International Tiger Day: My heart weeps for Tigers

निर्वनॊ वध्यते वयाघ्रॊ निर्व्याघ्रं छिद्यते वनम

तस्माद वयाघ्रॊ वनं रक्षेद वनं वयाघ्रं च पालयेत।।

Tiger out of the woods, is easily slain; the wood also, that is without a tiger, is easily cut down. Therefore, it is the tiger that protects the forest and the forest that shelters the tiger.” – Mahabharata

Lalit Shastri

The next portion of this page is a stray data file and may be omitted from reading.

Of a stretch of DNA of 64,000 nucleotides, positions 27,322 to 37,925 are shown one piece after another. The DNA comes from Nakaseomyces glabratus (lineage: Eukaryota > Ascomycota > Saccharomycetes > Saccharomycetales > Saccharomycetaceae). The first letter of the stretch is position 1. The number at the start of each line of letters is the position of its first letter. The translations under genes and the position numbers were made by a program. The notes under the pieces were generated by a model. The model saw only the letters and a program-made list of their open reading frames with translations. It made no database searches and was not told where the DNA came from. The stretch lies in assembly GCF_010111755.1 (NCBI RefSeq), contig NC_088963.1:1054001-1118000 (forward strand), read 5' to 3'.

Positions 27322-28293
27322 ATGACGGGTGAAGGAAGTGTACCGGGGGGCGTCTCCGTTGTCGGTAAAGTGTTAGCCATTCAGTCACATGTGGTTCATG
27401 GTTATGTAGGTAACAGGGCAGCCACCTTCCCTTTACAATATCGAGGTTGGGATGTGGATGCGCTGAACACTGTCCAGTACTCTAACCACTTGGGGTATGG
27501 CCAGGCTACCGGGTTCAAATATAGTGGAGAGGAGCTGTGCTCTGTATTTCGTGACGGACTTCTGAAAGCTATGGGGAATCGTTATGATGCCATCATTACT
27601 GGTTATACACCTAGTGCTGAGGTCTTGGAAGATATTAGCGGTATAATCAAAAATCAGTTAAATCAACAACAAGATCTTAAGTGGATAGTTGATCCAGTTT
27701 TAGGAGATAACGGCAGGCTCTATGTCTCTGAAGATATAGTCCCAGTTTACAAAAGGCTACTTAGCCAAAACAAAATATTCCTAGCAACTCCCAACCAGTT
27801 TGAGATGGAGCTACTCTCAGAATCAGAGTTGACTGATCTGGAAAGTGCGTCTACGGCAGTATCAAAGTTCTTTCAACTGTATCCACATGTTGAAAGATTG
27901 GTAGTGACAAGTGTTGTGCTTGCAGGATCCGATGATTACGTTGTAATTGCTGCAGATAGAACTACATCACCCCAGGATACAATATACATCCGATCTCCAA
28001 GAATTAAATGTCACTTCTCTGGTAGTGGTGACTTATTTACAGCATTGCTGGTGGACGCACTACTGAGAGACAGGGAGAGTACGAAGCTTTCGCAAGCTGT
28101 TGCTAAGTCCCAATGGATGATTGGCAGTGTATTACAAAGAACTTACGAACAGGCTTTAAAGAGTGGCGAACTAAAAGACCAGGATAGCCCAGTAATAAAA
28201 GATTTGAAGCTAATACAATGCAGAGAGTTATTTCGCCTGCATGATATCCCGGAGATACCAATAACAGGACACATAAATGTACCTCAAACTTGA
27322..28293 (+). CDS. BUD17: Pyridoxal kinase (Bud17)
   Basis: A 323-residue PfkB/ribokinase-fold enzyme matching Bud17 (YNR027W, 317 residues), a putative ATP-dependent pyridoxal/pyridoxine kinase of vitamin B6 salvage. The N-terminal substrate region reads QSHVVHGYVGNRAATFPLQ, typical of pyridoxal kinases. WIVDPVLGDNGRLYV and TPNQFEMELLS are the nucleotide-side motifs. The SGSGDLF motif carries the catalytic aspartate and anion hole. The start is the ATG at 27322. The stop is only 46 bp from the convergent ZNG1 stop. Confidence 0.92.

Contrary to the letter and spirit of the law of nature depicting the symbiotoc relationship between forest and the tiger spelled out so succinctly in the Mahabharata, we have a situation where about 19 million acres of forest land has been distributed in a short time under the Scheduled Tribes and Other Traditional Forest Dwellers (Recognition of Forest Rights) Act, 2006, also called the Forest Rights Act, that provides for giving forest rights across India, including both individual rights to cultivated land in forestland and community rights over common property resources to tribals and other forest dwellers. One can imagine the magnitude of the crisis and the havoc caused to our forest wealth following the enactment of the Forest Rights Act by appreciating that each acre of forest land that has been parcelled out to the people, on an average, had about 35 to 40 trees, of course depending upon the site quality.